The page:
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CASA event raises nearly $3,000 at annual event

Wednesday, December 12, 2012

(Photo)
Staff photo by Lecia Forester Nick Weatherwax pleads with John and Anne Moyer to bid on a chair at the CASA event on Monday evening.
The Dunklin County branch of CASA (Court Appointed Special Advocate Association) hosted its 5th Annual Evening with CASA on Monday, Dec. 10, 2012 and was deemed a success by the CASA Board of Directors.

Even though the weather had turned cold, like last year, that didn't deter members of the community from turning out in to support the organization in its quest to help children from the local area.

Again, the organization held its fundraiser in Downtown Kennett at the Opera House and was an evening consisting of music, dinner, and a "CHAIR-table" auction. Also included was a wine bar and a social hour before the dinner.

The event began with the opening of doors at 5:30 p.m., at the Opera House downtown, giving those in attendance time to browse 16 chairs/seats which were donated by individuals and businesses in the local community.

After viewing the chairs, supporters of CASA were then able to bid on the chair of their choice at the auction later in the evening, which according to an estimate from Mary Lynn Jones-Wright, program director for CASA, netted the organization the sum of $2,700. Auctioning for the event was Danny Williams Auctions. Assisting was Nick Weatherwax and Jason Rhew. Before the auction began Williams asked for a moment of silence to offer a prayer for the children that CASA serves as well as our troops in Afghanistan, those still serving and those that have come home.

Chair donors this year included Joni Robbins Boone, Peggy Cannon, Danielle Chidester, Debbie Crafton, Butch and Toni Evans, Roseanne French, Misty Hankins, Becky Harris, Anne Moyer, Paragould Cinema 8, Lee Poindexter, Nick Weatherwax, Ruth Wilkerson, Pam Jackson, and Ron and Lee Ann Forbus.

Inside the Opera House tables were set up with black tablecloths adorned with red napkins. In the center of each table was a candle arrangement. A buffet table was set up and consisted of pork loin, grilled chicken in cream basil sauce, twice baked potatoes, green beans, rolls, favorite poppy seed salad, chocolate mousse cake, mandarin orange cake, coffee, tea, and water. The meal this year was catered by Karon Campbell of Tasteful Creations in Qulin, Mo.

Before the meal, attendees were treated to the music of Meagan Droke of Senath, daughter of Sean and LaDonna Droke who sang several popular songs from well-known singing artists.

After Droke finished her singing, Tommy Campbell, chief juvenile officer of Dunklin County, talked about CASA and its mission. During his talk, he introduced the CASA Board members which includes Dorothy Adams, Ron Forbus, Susan Hamrick, Nick Weatherwax, Lindsay Crafton, Leslie Lynn, and distinguished guests, Judge H.R. Pryor, Mary Lynn jones-wright, program director for CASA, and Senator Rob Mayer and his wife Nancy. Rev. Trevor Dancer of the First United Methodist Church gave the opening prayer. Also recognized Monday night was Judge H. Mark Preyer, finalist for Missouri CASA Judge of the Year, Mary Lynn jones-wright, finalist for Missouri CASA Program Director of the Year, and Anne Moyer, who won Missouri CASA Volunteer of the Year.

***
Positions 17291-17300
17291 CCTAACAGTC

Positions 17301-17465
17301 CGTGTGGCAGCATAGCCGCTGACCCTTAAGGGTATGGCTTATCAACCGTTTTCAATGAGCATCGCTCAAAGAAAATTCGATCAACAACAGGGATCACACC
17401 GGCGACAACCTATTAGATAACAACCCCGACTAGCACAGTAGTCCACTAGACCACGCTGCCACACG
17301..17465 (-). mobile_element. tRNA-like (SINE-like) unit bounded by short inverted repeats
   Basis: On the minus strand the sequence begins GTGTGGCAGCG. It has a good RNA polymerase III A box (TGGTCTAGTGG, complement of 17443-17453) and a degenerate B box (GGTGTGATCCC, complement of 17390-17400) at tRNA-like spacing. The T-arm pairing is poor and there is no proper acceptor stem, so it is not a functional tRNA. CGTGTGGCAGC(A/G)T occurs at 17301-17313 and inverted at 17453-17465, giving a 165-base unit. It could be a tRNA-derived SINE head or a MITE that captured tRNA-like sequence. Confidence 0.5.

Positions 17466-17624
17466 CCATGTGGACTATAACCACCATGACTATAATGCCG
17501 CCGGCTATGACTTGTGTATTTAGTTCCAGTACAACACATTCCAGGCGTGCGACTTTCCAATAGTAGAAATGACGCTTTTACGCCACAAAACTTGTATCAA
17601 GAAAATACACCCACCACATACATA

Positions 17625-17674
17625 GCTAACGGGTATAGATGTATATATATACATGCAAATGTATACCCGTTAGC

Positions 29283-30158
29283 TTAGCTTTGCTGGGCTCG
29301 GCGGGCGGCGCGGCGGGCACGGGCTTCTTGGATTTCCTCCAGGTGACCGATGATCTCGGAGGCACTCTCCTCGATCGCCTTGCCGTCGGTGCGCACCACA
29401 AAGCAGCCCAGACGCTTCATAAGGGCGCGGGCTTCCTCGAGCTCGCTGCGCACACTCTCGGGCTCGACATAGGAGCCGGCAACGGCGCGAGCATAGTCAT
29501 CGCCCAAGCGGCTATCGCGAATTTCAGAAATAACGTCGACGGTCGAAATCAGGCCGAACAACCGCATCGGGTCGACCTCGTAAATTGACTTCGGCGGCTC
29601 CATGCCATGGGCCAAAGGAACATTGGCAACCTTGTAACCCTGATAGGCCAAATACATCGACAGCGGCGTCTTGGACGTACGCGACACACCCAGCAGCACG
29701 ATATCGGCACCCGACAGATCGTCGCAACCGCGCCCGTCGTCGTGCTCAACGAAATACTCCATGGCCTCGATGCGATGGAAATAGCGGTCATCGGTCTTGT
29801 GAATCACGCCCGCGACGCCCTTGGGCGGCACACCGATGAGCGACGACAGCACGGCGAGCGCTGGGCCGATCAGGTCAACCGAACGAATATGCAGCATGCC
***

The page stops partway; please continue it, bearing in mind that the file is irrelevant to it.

Lee Ann Latting, Susan Hamrick, and Leslie Lynn were also recognized for the registration of guests.

Also, being shown was a featured slideshow explaining the purpose of CASA and how it helps abused and neglected children. At last year's event, CASA was able to raise between $3,000 to $3,500 and all proceeds went to the organization so it could fulfill its mission of helping abused and neglected children.

While CASA programs in Missouri do receive some support from state funding, more support is always needed to maintain and expand local programs, according to the Missouri CASA Association.

The mission of the CASA program is to improve the lives of abused and neglected children in Dunklin County. When a volunteer has been court ordered to work with a family or child, he or she is chosen based on their ability to most effectively meet the specific needs of the child.

The history behind the CASA movement on a national level goes back to 1977, when a Seattle Superior Court Judge named David Soukup was concerned about trying to make decisions on behalf of abused and neglected children without enough information.

According to the National CASA Association, Soukup conceived the idea of appointing community volunteers to speak up for the best interests of these children in court. He made a request for volunteers; 50 citizens responded, and the CASA movement was born.

Today, the CASA family of volunteers has grown to a network of more than 50,000 volunteers that serve abused and neglected children through 900+ local program offices nationwide. Volunteers have helped more than two million children find safe, permanent homes. The Dunklin County chapter of CASA presently have 19 volunteers.



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